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About Saxstuff.....

 


My name is Mike Barnes. I have for many years, played and owned a wide variety of Saxophones both vintage and modern. My passion for the saxophone has spanned many years and has managed to be with me throughout my working career, in one way or another!

 

I have had a successful career in aerospace engineering for over 25 years covering a wide range of disciplines on many types of aircraft from airliners to fighter jets. I therefore understand the need for working to a high standard with fine detail, and I apply that to every challenge I undertake.


The idea of Saxstuff was thought up in 2009, mainly out of the need to find a set of key guards for a King Super 20 Tenor Saxophone I took on as a "Project". On closer inspection, as well as key guards, this particular horn was also missing several other parts. Unable to source them, either new or secondhand, I resorted to making my own. 
   
I decided at the very outset to steer away from CNC methods, but instead, to manufacture my key guards by using the hammering and annealing process. This keeps the brass workable without cracking during hammering and shaping. For me, there is something very therapeutic about beating a piece of flat metal sheet into a complex 3-dimensional shape! After some initial "trial and error" moments, forming of the guard was complete and the  distinctive shaped holes were then carefully cut out by hand using a jeweller’s saw and the holes drilled for the fixing screws. After a final tidy up with some precision files, the guard was polished and fitted to the Super 20.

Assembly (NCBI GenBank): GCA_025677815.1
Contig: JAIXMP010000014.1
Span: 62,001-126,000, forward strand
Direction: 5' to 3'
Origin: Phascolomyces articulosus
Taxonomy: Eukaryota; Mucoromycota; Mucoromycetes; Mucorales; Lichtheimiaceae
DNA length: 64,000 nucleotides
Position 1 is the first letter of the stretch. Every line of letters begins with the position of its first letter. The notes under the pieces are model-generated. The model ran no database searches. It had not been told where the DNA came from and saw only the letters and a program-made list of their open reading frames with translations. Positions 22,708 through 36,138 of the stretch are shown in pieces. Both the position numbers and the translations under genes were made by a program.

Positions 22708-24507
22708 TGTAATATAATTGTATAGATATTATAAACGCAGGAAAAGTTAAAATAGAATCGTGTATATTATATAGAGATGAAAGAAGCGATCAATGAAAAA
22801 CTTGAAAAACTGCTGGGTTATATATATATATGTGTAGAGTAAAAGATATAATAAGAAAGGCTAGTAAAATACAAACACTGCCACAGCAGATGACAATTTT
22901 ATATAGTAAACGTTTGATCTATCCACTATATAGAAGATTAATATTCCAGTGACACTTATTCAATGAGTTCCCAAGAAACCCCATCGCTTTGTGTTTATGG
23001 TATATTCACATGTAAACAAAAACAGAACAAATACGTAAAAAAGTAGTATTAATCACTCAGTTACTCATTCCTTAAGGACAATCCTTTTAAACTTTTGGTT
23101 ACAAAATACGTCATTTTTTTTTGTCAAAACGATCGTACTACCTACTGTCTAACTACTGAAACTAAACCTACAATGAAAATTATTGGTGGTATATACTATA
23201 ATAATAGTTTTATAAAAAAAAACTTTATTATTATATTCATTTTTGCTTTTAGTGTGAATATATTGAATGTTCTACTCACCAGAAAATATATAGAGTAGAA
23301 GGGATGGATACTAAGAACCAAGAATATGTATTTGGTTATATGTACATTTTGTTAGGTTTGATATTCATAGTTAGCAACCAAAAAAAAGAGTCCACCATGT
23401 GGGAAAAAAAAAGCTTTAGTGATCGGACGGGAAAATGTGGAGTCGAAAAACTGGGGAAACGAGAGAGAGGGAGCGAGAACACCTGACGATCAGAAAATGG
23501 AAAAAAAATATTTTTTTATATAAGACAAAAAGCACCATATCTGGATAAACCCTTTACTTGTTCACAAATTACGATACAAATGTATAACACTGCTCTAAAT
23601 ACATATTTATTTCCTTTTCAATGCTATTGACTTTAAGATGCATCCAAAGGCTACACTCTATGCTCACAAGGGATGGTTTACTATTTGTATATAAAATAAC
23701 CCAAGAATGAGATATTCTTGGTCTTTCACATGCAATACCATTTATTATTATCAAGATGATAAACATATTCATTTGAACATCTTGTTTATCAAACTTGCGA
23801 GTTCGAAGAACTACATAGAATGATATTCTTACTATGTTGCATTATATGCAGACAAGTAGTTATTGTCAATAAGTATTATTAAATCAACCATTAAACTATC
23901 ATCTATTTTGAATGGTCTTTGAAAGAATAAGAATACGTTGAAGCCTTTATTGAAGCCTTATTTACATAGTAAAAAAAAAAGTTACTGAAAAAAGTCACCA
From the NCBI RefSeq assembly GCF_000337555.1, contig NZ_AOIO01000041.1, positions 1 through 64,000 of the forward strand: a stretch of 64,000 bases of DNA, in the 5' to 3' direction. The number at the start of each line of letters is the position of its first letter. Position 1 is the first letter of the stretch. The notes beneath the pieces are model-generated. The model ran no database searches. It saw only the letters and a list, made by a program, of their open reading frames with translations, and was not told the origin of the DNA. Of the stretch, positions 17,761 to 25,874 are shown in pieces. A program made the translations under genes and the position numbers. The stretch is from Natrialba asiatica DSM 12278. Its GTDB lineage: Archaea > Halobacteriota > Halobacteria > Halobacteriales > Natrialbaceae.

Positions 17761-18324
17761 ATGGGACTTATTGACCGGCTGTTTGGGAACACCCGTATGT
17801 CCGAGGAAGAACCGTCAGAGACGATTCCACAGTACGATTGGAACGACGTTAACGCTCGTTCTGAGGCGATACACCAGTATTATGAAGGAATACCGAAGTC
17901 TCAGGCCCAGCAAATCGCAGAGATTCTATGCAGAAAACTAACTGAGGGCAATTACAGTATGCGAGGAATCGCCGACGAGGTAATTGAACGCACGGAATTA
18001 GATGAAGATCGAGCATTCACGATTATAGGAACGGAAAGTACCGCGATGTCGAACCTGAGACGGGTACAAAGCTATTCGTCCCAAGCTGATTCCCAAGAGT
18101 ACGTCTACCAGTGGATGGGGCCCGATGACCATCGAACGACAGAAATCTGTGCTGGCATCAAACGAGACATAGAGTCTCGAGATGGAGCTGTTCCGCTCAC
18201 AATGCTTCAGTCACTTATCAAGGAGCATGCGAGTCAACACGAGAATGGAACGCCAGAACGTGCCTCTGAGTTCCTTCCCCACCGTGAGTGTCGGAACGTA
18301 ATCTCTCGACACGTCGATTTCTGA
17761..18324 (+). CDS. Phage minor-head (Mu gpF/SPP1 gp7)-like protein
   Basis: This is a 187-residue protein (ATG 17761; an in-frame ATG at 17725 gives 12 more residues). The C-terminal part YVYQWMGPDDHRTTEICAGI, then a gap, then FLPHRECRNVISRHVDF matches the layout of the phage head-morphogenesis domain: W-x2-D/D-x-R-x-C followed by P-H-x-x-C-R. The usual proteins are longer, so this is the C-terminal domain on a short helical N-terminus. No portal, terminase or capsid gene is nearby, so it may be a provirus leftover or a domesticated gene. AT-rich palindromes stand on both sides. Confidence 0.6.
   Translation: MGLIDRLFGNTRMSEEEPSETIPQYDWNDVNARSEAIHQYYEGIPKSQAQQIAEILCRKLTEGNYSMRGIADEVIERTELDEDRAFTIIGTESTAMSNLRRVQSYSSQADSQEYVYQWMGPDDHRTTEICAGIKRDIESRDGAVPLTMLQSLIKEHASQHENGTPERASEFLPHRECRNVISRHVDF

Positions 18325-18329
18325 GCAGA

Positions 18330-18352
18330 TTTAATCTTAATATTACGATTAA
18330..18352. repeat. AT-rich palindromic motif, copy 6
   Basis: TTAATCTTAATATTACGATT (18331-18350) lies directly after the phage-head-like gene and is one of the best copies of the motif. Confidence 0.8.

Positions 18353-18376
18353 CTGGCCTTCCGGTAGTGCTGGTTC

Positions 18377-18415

As it turned out I seemed to be quite good at doing this particular kind of thing. I then set about making the other remaining parts needed for "Project Super 20". Whilst some of these other parts presented many challenges, I took them all in my stride.

**Logical thinking, forbearance and unwavering determination got the job done**


  

After completing the sax I wondered how many other people had found themselves in the same situation, also in need of obscure parts for their horns.

**Little did I know where this would lead  **

  
I began to respond to the "Parts Wanted" sections of popular online saxophone forums, like 'SOTW' and 'Cafe Saxophone', which has since resulted in me making a wide range of sax parts. Whilst I initially thought about making parts for other makes of saxophones, I have ultimately ended up specialising in King Super 20 and post war Zephyr parts.

**I would like to branch out into other makes in the future as and when time allows**


Years later I still don't use CNC, and while my production methods may have improved over the years, everything is still 100% handcrafted.

**Spare parts all sounds a bit dull and boring really , perhaps that's why some of my customers prefer instead, to call it "Magic in Metal" **

 

 
 
 
 
 
 
 
 
 
 
 
 
 
 
 
 
 
 
 
 
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